Halloween is just around the corner, and for the first time in their lives, my daughters live in a neighborhood where walking down the street trick or treating is a possibility. Some folks have already decorated their houses in their enthusiasm for the event. I try to discourage my kids’ interest in the candy, but playing with food once in a while does no harm. In previous years, we were mostly restricted to Halloween parties at home, drinking tomato juice with stuffed green olive ‘eyes’ floating in it, and eating mashed potato ghosts (tall mounds of stiff mashed potato draped with rice paper). Daughter #1 made a comment about making hollowed out tofu shapes, the other day, and I was suddenly overcome with this idea for tofu coffins. The tofu turned out pretty tasty, so I think this idea (without the rice-paper shroud) could morph into a regular menu offering quite easily. (Try this zucchini and roasted red pepper filling!)
For four coffins:
2 x 14 oz block firm tofu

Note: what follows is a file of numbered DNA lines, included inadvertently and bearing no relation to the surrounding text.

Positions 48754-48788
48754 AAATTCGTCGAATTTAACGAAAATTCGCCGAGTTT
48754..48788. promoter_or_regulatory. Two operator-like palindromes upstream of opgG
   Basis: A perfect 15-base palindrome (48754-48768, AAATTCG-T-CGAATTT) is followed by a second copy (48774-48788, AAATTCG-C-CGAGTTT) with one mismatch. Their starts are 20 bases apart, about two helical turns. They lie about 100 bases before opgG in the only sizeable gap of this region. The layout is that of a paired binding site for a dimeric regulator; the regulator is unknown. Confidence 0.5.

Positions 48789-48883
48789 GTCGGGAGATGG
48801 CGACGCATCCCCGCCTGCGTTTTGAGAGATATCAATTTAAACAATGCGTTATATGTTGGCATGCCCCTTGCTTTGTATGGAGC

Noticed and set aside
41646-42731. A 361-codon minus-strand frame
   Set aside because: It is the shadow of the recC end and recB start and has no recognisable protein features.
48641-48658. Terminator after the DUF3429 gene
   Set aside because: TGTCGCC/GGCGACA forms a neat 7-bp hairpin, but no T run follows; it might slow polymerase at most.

1/2 tsp pepper
1 tsp salt
4 tsps nutritional yeast
haggis stuffing or other such stuffing
tomato based sauce (such as ranchero, or marinara)
4 rice papers
Cut the tofu blocks in half, and use a sharp knife to cut slits 1/2″ in from the sides of each of the four blocks to allow you to scoop out the insides and form the coffins. Leave these to dry in the fridge, upside down, for at least an hour and up to overnight. Blot with kitchen paper, if needed.
Mix the pepper, salt, and nutritional yeast together in a small bowl, and use to dust the sides and insides of the tofu coffins. Place the tofu on baking parchment on a baking (cookie) tray, and bake the coffins for 45 minutes at 400F, or until the texture has turned slightly hard at the outer edges.
Heat 1/4″ of water in a large frying pan until finger hot, and soften the first of the rice papers in it for about 30 seconds, keeping the edges of the paper down in the water until it stops curling up. Transfer the paper to a work surface, fashion a 2″ by 1″ sausage out of filling, and drape the rice paper shroud around it before interring it in the coffin. Repeat with the remaining coffins.
Serve with tomato ‘blood’; and cooked, white rice ‘maggots’, if desired.